Featured articles


Ross Clark

University challenge: the next education crisis

On the insistence of university authorities, freshers’ week will be an online affair this year. But if this autumn is not much fun for students, it will be a lot less fun still for university staff whose admissions system has just been thrown into turmoil by the A-level results debacle. While some institutions now face

It’s time to end Tory uniphobia

Before the exams meltdown, universities were losing both friends and influence on the Tory benches. They were deemed to be on the ‘wrong’ side of the referendum and then enemy combatants in a low-level culture war. The ministerial message to young people was shifting from the sensible ‘you don’t have to do a degree’ to

The Foreign Office has lost the plot in the Middle East

Last Friday the UN Security Council rejected any extension of the arms embargo on Iran. That embargo — imposed in 2007 — began to get phased out after the 2015 Iran nuclear deal. But a ‘snapback’ provision was put in place intended to allow the return of all such sanctions should Iran violate the terms

The tragedy of the EU’s failed member state

My father’s faith in communism evaporated during a summer of backbreaking work at the docks on the Black Sea. Like all good young Bulgarian communists, he had to undertake a few months of hard labour during university holidays, unloading cargo before going back to his studies. He saw then the way the economy worked —

Beware of beaver fever

Exmoor has just witnessed the first beaver birth in more than 400 years. Last August, fisherman Simon Cooper argued for caution when it comes to reintroducing the extinct species. The verdict is in: hooray for beavers! The rodents that once roamed the wetlands of Britain, hunted to extinction in the 16th century, have been gradually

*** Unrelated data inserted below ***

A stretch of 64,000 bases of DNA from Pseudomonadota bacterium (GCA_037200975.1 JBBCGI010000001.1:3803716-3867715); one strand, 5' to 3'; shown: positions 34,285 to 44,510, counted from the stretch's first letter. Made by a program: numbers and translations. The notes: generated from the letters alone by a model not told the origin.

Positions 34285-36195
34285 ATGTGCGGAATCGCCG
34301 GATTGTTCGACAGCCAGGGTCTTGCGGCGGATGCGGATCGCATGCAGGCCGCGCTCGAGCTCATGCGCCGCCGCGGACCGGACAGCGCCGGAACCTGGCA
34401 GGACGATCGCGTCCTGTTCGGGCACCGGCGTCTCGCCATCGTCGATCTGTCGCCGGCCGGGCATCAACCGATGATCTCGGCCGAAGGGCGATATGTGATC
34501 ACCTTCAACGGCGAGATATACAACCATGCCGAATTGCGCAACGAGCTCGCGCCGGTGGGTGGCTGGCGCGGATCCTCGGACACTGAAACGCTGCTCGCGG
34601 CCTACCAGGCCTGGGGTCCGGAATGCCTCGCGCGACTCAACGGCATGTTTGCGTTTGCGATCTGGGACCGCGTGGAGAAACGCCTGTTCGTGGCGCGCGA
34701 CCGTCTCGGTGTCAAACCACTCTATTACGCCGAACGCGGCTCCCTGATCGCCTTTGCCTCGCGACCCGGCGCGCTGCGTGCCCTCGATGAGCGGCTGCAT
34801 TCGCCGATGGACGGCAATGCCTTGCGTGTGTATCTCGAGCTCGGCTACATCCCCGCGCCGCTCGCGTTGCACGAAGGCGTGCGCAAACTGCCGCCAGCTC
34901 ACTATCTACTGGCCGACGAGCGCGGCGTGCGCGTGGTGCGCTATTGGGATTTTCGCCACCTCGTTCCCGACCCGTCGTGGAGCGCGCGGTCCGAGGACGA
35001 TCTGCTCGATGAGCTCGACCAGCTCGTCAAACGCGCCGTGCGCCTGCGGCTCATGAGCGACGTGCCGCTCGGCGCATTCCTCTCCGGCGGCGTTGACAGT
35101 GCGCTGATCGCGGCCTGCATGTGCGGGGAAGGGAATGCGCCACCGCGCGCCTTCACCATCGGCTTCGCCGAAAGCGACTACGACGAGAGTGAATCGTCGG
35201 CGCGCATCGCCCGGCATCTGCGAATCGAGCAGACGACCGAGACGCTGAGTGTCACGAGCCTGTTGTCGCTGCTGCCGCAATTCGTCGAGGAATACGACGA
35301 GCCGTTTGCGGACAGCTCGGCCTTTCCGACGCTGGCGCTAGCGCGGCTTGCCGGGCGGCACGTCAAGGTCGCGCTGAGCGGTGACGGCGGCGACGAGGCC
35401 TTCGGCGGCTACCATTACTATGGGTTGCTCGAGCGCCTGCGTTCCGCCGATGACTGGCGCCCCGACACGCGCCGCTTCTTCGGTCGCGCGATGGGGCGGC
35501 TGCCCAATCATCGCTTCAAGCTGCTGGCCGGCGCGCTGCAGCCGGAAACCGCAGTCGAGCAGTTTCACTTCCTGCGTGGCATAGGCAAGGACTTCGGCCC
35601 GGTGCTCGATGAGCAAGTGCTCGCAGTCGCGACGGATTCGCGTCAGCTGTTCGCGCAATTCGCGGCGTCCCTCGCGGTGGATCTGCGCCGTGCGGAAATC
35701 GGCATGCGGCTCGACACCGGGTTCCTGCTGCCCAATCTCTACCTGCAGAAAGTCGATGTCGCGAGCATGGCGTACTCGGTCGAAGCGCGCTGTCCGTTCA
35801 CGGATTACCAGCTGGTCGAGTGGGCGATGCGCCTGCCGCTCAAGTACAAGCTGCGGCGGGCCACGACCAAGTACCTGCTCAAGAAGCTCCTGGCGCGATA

Hirohito, the war criminal who got away

This month the global media marked the 75th anniversary of the dropping of atomic bombs on Hiroshima and Nagasaki. The cities’ destructions were momentous indeed, but the coverage has squeezed out other memories of the Pacific War. Who remembers Japan’s genocidal campaign in China that killed more than 20 million people — thousands of them

Solved: the mystery of the uncomfortable train seats

Readers may recall Matthew Parris’s Spectator article from August last year, ‘Who’s to blame for my terrible journey?’ From 2016 onwards, many rail operating companies, including Thameslink and GWR, began introducing new carriages with ‘ironing board’ seat designs. ‘My buttocks ache at the very recollection,’ Matthew complained. He demanded to know who was responsible and

Notes on...

The joy of an illegal rave

Every time I read that Britain’s anti-coronavirus measures are being jeopardised by a ‘small minority of senseless individuals’ holding illegal raves, my heart soars. Maybe there’s hope for the youth after all! I’d been beginning to wonder. In my experience, kids of about university age have been priggish and obedient about the government’s rules during